Only startups with nothing to lose would take this deal.

The press release mentions a previous 2015 fuel cell patents initiative. Press release for that at https://global.toyota/en/detail/4663648 ... stories about it were submitted to HN a bunch of times, to no discussion. I wonder what the impact of that 2015 release has been?

How is this legal? Like I can put together a gizmo in my garage, never looking at Toyota, let alone signing a licensing agreement with them, but because I happen to duplicate their design I now am in a legally binding agreement with them? I really should invent something commonplace and then create a funky license for it like that.

That’s what patents are.

I am not talking about patents being weird. Normally if I invent a thing and it turns out someone already invented it and patented it before me, I either don’t use it or pay royalties. But here we have a weird legal setup where instead of simply owing money to someone I can be compelled to do other shit. Is there a limit on it? Can patents enter into their portfolio retroactively? It is weird that a company who have never done business with can compel you to do certain things that have nothing to do with their IP.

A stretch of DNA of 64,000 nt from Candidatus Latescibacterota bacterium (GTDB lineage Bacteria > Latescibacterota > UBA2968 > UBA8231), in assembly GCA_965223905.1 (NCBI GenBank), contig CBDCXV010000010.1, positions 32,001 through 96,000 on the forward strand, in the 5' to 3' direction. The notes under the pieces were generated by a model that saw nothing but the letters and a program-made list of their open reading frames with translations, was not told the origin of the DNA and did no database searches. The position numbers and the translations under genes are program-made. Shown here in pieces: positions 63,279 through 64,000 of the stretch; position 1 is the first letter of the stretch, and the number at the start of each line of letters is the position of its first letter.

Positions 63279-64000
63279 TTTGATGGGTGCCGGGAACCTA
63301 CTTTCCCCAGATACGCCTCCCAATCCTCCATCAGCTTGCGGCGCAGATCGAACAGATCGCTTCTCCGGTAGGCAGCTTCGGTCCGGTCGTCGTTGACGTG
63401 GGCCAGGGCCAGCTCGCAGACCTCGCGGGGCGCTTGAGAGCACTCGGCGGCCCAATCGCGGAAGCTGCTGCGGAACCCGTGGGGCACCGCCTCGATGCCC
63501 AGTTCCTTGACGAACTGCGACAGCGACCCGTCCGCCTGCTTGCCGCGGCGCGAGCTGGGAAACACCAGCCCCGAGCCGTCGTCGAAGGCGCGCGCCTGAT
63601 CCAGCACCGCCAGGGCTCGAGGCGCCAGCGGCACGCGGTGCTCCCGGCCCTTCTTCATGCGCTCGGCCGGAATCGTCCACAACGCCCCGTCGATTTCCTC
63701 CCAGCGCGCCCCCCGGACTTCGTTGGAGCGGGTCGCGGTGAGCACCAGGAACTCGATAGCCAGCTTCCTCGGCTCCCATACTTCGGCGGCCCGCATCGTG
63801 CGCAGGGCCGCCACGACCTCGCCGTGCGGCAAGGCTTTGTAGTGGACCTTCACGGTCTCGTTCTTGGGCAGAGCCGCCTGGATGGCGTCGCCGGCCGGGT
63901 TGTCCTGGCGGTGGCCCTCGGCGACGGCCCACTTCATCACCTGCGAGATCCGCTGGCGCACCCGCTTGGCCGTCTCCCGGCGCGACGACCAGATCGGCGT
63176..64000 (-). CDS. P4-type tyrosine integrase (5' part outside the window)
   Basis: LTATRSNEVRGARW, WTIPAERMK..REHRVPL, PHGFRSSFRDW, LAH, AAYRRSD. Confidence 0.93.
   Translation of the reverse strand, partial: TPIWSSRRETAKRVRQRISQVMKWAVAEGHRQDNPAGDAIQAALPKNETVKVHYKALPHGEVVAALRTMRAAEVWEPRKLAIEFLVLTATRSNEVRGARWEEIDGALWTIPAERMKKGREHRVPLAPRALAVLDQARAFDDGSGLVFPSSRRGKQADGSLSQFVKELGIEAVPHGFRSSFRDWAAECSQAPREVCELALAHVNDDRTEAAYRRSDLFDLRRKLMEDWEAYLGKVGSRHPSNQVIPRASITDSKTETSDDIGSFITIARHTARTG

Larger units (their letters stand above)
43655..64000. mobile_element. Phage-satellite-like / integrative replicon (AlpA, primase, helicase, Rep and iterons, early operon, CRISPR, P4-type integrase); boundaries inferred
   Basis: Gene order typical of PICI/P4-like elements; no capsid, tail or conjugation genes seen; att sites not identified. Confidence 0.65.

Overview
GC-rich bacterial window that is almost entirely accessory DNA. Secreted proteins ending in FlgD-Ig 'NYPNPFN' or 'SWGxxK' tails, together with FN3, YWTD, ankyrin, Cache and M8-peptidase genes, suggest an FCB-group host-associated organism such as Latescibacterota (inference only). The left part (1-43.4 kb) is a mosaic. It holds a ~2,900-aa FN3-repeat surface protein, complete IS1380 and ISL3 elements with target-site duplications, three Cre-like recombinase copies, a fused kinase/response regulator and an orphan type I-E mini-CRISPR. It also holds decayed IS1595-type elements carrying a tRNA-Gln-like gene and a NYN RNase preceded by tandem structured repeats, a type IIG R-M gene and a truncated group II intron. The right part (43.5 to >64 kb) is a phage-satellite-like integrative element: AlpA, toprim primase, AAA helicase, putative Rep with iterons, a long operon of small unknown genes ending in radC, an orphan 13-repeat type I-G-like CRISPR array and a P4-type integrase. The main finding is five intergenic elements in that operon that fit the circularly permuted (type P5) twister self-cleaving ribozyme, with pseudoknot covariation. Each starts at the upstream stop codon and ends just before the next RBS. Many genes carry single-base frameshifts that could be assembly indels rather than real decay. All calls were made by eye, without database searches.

Nothing about the existence of a no-fee licensing arrangement requires your automatic use of it. It's just normal patent infringement if you don't.

Nothing about the existence of a no-fee licensing arrangement disincludes the existence of a fee-based licensing arrangement which already exist, as well, no?

Yes, just as nothing about the existence of a no-free licensing arrangement dis-includes water from making you wet.

I can see a small niche for hybrids, a small, constant speed engine coupled to a charger to get you past dead spots with no chargers, but the handwriting is on the wall for IC passenger vehicles, and possibly for long haul trucks. While it is true that gas/diesel has a higher energy per tank as well as a faster tank 'fill' time, this does not make up for the far higher cost per mile for the liquid fuels, AND the complexity of thousands of small parts threshing and wearing away. Electric motors are routinely made to run for 100,000 hours and upwards, because they have rotary bearings and only torque to contend with versus the 2500 rpm of IC engines with bearing impact bangs of the IC engine many times per revolution, and the timing belts, and the tappets hammering and the valves burning away, and the muffler and pollution control gizmos rotting and crumbling away. And brakes, with regenerative braking (which wears nothing) we have already seen brake linings on Teslas and others hit 500,000 miles - more? I can see an era of polyurethane(PU) tires also good for 500,000 miles. They cost more, but they run more and are a lot tougher against road damage than rubber. Sure, any fool can burn rubber and jam on the brakes and, in effect, burn $$ to kill them faster, but I am betting that regen braking as well as more AI in the control box that has the potential to avoid almost all friction based braking, because that AI knows your route (mostly - from experience), when to slow with regen for the turns and curves. The moving hand writes, pauses, points it's thumbs down, and moves on. IC engines are in a downwards race to nowhere.